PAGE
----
55 Million Babies and 43 Years Later: Abortion Still an Iconic Battle Line
A bill meant to ban abortions after 20 weeks after fertilization will likely be voted on in the Republican-dominated House of Representatives on Thursday, which is the anniversary of the U.S. Supreme Court decision Roe v. Wade and also the annual March for Life in Washington, D.C.
Known as the "Pain-Capable Unborn Child Protection Act," the bill was introduced not long after the new session of Congress opened with Republicans controlling both houses.
Rep. Ted Franks, R-Ariz., and Rep. Marsha Blackburn, R-Tenn., sponsored the bill, which is similar to a bill passed by the House last year that stalled in the then Democrat controlled Senate.
"More than 18,000 'very late term' abortions are performed every year on perfectly healthy unborn babies in America," Franks said. "These are innocent and defenseless children who can not only feel pain, but who can survive outside the womb in most cases, and who are torturously killed without even basic anesthesia."
Legislators will be voting on the pro-life bill on the anniversary of Roe, and during the 43rd annual March for Life.
Started in response to the Roe decision, the March for Life involves tens of thousands of people from across the country coming to the nation's capital on the anniversary of Roe v. Wade to protest the landmark court decision.
"The March for Life began as a small demonstration and rapidly grew to be the largest pro-life event in the world," reads the event's website.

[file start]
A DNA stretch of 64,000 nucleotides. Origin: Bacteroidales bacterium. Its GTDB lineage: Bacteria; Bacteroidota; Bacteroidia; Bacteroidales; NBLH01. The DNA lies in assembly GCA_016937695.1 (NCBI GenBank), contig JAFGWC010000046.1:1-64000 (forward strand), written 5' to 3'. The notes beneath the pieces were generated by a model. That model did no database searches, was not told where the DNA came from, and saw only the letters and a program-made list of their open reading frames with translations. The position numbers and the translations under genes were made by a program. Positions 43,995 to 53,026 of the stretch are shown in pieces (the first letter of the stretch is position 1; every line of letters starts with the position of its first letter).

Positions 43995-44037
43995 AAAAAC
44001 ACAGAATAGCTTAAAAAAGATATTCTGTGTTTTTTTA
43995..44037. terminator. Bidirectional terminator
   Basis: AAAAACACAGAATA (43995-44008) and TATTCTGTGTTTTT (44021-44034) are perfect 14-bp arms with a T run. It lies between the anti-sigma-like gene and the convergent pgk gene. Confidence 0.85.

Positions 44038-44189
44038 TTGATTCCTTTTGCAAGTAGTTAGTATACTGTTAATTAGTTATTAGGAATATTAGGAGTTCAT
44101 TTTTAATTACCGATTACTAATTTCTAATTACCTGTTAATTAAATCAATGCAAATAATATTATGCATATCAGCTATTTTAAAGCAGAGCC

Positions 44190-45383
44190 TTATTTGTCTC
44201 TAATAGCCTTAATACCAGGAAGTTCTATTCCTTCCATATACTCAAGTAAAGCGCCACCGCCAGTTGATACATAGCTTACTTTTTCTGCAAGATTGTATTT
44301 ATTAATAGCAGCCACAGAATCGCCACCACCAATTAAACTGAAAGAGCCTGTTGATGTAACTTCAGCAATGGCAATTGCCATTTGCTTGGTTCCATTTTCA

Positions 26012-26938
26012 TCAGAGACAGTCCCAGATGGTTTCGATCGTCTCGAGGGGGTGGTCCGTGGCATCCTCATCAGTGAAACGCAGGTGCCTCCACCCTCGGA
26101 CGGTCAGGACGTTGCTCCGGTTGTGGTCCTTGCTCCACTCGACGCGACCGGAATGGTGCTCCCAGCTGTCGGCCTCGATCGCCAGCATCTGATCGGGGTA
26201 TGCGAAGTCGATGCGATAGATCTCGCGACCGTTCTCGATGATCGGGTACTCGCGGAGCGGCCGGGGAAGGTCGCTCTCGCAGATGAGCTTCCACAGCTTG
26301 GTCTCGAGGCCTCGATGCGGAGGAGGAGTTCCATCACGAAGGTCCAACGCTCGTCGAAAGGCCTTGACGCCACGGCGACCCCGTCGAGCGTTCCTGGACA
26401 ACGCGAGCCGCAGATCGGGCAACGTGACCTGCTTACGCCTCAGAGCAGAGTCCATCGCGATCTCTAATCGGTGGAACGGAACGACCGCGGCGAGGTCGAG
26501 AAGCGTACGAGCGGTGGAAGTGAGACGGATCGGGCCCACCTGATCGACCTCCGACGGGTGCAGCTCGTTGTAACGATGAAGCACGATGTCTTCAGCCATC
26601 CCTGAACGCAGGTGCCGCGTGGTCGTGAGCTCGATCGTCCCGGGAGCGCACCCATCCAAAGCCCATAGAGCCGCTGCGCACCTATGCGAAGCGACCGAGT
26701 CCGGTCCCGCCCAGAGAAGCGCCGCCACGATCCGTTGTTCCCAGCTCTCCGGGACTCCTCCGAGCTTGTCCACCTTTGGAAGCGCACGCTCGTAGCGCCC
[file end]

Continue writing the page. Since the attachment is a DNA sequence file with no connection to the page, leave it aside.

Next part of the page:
"The peaceful demonstration that has followed on this somber anniversary every year since 1973 is a witness to the truth concerning the greatest human rights violation of our time, abortion."
Political activism from pro-life and pro-choice advocates on the issue of abortion often takes place on the anniversary of the Supreme Court's decision.
This includes the debate over the Mexico City Policy, a federal executive order first ordered by President Ronald Reagan that bars U.S. aid to groups overseas that perform abortions, which has often been renewed on Jan. 22, the same day as the annual March for Life.
In 2009, President Barack Obama removed the Mexico City Policy in an executive order that was purposely issued the day after the Roe anniversary.
"Past presidents have instituted or revoked the ban on Jan. 22, the anniversary of the Roe v. Wade decision," ABC News reported. But Obama postponed the action by just one day, "thinking it too combative," and signed the executive order on Jan. 23, 2009, to once again give money to groups that perform abortions.
According to a poll done by Quinnipiac University, among 1,623 registered voters in November, 60 percent said they supported a ban on virtually all late term abortions.
While the bill will likely pass both the Republican dominated House and Senate, Obama is expected to veto any bill that regulates the aboriton industry.